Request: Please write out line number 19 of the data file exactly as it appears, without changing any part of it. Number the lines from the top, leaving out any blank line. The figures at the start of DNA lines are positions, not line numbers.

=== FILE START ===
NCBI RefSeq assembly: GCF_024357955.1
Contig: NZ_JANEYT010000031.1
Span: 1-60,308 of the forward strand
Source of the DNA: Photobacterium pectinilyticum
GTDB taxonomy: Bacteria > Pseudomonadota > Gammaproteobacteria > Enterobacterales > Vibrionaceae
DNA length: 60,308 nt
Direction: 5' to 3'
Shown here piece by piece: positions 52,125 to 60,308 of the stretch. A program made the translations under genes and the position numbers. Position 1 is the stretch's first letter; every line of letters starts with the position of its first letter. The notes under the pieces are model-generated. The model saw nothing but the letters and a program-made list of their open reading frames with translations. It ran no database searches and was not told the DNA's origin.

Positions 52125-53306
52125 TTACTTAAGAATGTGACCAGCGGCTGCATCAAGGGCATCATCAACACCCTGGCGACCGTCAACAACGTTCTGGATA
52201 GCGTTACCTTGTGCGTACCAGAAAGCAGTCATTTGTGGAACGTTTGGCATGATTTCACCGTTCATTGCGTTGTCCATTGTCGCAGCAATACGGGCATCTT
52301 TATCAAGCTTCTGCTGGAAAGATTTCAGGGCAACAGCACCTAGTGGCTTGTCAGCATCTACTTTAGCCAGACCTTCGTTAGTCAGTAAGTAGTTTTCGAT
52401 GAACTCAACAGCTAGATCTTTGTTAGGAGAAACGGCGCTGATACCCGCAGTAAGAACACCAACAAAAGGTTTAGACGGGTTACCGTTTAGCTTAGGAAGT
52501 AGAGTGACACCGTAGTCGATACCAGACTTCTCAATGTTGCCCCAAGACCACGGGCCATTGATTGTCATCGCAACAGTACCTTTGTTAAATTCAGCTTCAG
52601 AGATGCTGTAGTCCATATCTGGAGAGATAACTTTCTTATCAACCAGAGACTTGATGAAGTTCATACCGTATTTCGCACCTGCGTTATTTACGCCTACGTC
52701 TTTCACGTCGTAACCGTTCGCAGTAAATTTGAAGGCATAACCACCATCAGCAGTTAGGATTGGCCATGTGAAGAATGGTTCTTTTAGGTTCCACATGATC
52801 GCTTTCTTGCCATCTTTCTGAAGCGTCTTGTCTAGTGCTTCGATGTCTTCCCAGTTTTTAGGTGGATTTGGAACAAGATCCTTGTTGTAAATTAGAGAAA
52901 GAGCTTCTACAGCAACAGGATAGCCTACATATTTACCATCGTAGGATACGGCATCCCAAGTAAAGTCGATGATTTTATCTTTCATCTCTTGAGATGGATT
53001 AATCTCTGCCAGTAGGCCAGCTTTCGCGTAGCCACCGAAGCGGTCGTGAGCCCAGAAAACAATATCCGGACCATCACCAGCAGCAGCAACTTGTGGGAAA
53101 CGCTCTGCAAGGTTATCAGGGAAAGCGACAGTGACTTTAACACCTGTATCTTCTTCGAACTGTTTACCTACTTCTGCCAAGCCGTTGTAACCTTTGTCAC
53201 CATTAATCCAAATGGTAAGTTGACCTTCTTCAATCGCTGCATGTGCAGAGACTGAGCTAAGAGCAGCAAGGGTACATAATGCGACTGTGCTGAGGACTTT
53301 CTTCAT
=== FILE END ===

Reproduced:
53001 AATCTCTGCCAGTAGGCCAGCTTTCGCGTAGCCACCGAAGCGGTCGTGAGCCCAGAAAACAATATCCGGACCATCACCAGCAGCAGCAACTTGTGGGAAA